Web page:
In December 2012, Libbi was raped on the campus of a prestigious school in Massachusetts. She was 19 at the time, a college sophomore. After the attack, she developed PTSD and depression and took time off school, trying to heal. She spent time recovering in the hospital, and traditional talk therapy helped. But, she says, she found the most comfort in a more contemporary setting. Libbi joined the microblogging site Tumblr and started browsing posts tagged with topics she was interested in, like depression and PTSD, meeting others that were going through similar experiences. In an interview, she gave me permission to use her name, and explained how she evolved from feeling totally alone after the assault, to much more connected and supported through social media:

I felt really isolated because I didn’t know anyone else that had PTSD. You don’t realize that what you’re experiencing is normal … After I was done with the hospital and I didn’t have group therapy anymore, a friend mentioned that there was a pretty vibrant mental health community on Tumblr.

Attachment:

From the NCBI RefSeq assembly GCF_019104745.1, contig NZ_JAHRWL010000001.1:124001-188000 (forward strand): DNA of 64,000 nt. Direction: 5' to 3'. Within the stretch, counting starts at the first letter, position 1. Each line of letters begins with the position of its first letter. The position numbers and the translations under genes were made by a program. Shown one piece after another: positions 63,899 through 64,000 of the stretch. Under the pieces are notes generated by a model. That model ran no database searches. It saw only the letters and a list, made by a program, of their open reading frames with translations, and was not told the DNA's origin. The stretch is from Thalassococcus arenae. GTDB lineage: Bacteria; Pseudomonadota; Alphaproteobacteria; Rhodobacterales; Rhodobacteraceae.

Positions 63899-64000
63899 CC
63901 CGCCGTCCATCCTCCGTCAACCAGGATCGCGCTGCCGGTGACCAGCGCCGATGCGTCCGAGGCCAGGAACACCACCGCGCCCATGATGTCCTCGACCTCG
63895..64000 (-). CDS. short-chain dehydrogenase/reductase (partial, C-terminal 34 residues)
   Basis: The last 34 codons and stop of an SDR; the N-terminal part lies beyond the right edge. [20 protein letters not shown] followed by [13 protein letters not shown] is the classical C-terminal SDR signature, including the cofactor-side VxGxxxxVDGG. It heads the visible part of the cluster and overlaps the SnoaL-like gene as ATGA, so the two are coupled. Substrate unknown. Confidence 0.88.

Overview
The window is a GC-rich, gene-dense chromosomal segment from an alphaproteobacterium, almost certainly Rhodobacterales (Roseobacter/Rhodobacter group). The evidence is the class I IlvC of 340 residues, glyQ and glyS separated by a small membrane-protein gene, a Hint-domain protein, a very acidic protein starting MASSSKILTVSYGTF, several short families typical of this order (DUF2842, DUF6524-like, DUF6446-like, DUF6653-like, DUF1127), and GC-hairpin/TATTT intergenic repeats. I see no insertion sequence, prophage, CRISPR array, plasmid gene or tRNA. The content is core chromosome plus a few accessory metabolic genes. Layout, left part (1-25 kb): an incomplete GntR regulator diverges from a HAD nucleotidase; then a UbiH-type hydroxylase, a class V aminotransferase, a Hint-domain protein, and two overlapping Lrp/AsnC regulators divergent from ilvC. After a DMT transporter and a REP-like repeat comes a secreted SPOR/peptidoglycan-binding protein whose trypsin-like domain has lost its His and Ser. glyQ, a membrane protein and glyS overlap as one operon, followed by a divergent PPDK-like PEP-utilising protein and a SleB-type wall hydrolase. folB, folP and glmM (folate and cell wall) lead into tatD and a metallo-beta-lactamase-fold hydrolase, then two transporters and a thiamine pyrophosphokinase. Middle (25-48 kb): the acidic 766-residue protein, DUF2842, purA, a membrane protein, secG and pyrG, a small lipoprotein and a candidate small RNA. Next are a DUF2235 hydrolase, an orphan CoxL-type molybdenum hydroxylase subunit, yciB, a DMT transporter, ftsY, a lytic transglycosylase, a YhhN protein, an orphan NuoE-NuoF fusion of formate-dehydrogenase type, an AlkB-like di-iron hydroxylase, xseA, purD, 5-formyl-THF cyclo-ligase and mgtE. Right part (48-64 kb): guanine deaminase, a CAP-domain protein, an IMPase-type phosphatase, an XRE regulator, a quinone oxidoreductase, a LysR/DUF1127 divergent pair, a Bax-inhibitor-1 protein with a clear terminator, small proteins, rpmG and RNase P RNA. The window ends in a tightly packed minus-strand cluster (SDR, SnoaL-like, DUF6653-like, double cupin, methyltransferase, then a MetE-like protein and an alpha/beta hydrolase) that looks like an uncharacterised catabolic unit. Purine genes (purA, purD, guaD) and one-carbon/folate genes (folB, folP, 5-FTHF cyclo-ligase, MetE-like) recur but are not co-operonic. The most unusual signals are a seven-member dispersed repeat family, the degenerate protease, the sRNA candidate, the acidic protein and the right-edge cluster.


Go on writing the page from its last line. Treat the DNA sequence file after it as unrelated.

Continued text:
So I made a blog there. I started randomly one day, posting that I wished I could make a mental health “resume” so I wouldn’t have to go through my experience every time I saw a new doctor. I did another post of more of a personal nature on the night of my birthday because I was angry and feeling that my attacker had taken a lot away from me. I wrote him an open letter that said, “You may have raped me, you may have taken this from me, but I’m still here, and my life is only going to get better, and frankly, I feel sorry for you.” Continue reading

Study: Your Brain Makes Hundreds Of New Neurons A Day

(Digital Shotgun/flickr)

(Digital Shotgun/flickr)

This just in from the journal Cell: Your hippocampus, a key region for memory in your brain, makes a few hundred new neurons every day.